News Local

Diverse gathering for pipeline protest

By Byron Chu, QMI Agency Vancouver

More than 1,000 showed up to protest with First Nations, academics and environmental groups on the 23rd anniversary of Exxon Valdez oil spill to stand up for British Columbia's coast during a rally at the Vancouver Art Gallery in Vancouver Monday. (CARMINE MARINELLI, 24 HOURS)

More than 1,000 showed up to protest with First Nations, academics and environmental groups on the 23rd anniversary of Exxon Valdez oil spill to stand up for British Columbia's coast during a rally at the Vancouver Art Gallery in Vancouver Monday. (CARMINE MARINELLI, 24 HOURS)

A vocal crowd of about 1,200 people packed the Vancouver Art Gallery lawn Monday afternoon to mark the 23rd anniversary of the Exxon Valdez tanker spill and to oppose the proposed Northern Gateway pipeline.

The protestors then marched to the offices of pipeline company Enbridge, blocking off Burrard Street.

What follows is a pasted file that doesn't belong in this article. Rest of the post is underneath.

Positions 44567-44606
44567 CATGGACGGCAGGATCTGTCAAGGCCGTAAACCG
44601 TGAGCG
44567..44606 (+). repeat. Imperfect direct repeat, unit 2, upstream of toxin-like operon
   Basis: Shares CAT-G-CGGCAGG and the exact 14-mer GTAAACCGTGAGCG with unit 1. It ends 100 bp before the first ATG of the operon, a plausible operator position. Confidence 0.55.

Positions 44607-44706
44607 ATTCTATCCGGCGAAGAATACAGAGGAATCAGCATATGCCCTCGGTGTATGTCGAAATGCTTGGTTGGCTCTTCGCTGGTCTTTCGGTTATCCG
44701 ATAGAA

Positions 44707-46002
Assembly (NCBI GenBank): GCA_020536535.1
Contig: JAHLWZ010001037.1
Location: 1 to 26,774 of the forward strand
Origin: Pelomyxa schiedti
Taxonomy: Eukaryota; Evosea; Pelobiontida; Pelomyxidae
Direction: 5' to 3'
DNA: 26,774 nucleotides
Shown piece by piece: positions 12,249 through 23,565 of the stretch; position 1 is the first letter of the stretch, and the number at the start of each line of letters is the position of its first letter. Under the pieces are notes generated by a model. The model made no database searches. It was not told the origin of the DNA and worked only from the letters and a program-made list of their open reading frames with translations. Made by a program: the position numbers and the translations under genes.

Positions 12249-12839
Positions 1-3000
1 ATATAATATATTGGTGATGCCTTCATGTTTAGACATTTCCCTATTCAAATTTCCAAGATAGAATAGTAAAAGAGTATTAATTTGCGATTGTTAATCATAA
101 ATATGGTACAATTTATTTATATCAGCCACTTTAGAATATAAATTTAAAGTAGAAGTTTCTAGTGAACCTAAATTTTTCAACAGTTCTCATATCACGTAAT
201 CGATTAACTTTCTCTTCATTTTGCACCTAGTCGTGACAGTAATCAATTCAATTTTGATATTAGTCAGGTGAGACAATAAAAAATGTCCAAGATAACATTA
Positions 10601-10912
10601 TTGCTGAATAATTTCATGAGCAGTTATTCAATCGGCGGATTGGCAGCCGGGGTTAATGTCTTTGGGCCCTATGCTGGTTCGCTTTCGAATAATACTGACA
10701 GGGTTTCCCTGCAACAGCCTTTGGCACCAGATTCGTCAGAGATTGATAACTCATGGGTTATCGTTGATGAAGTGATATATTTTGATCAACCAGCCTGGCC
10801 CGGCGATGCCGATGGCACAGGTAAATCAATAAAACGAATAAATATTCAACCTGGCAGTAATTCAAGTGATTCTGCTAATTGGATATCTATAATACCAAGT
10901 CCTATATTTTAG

The city's largest anti-oilsands rally to date even surprised speakers at the event.

"If I was a politician, and I was looking at how many people showed up on a rainy Monday afternoon to say no to oil tankers right here in British Columbia, I would literally be shaking in my boots right now," said Wilderness Committee campaigner Ben West to loud cheers. "Big oil has got their back up against the wall and it's because of you guys."

The diverse gathering included aboriginals, union members, environmentalists, students, academics and politicians, including recent NDP leadership candidate Nathan Cullen and Green Party leader Elizabeth May.

"We know what an oil spill will do to the delicate habitat of the coast," said Heiltsuk First Nation Chief Edwin Newman. "Fish to us is like bread to the white man. We can't live without it."

Other speakers said the pipeline battle is not just about preventing oil spills, but also climate change.

"We must not forget that the fossil fuel industry threatens the world with more than just oil spills," said SFU professor Mark Jaccard, an energy economist and an Intergovernmental Panel on Climate Change member.

"What's the ethically right thing to do? I've become convinced that part of that response may have to be civil disobedience. I don't see any other way."

"What they (industry) wants is for British Columbia to be a carbon gateway, where oil and coal can get out to the rest of the planet to be burnt," said American climate change writer and activist Bill McKibben. "We just can't let that happen. That oil has got to stay in the ground."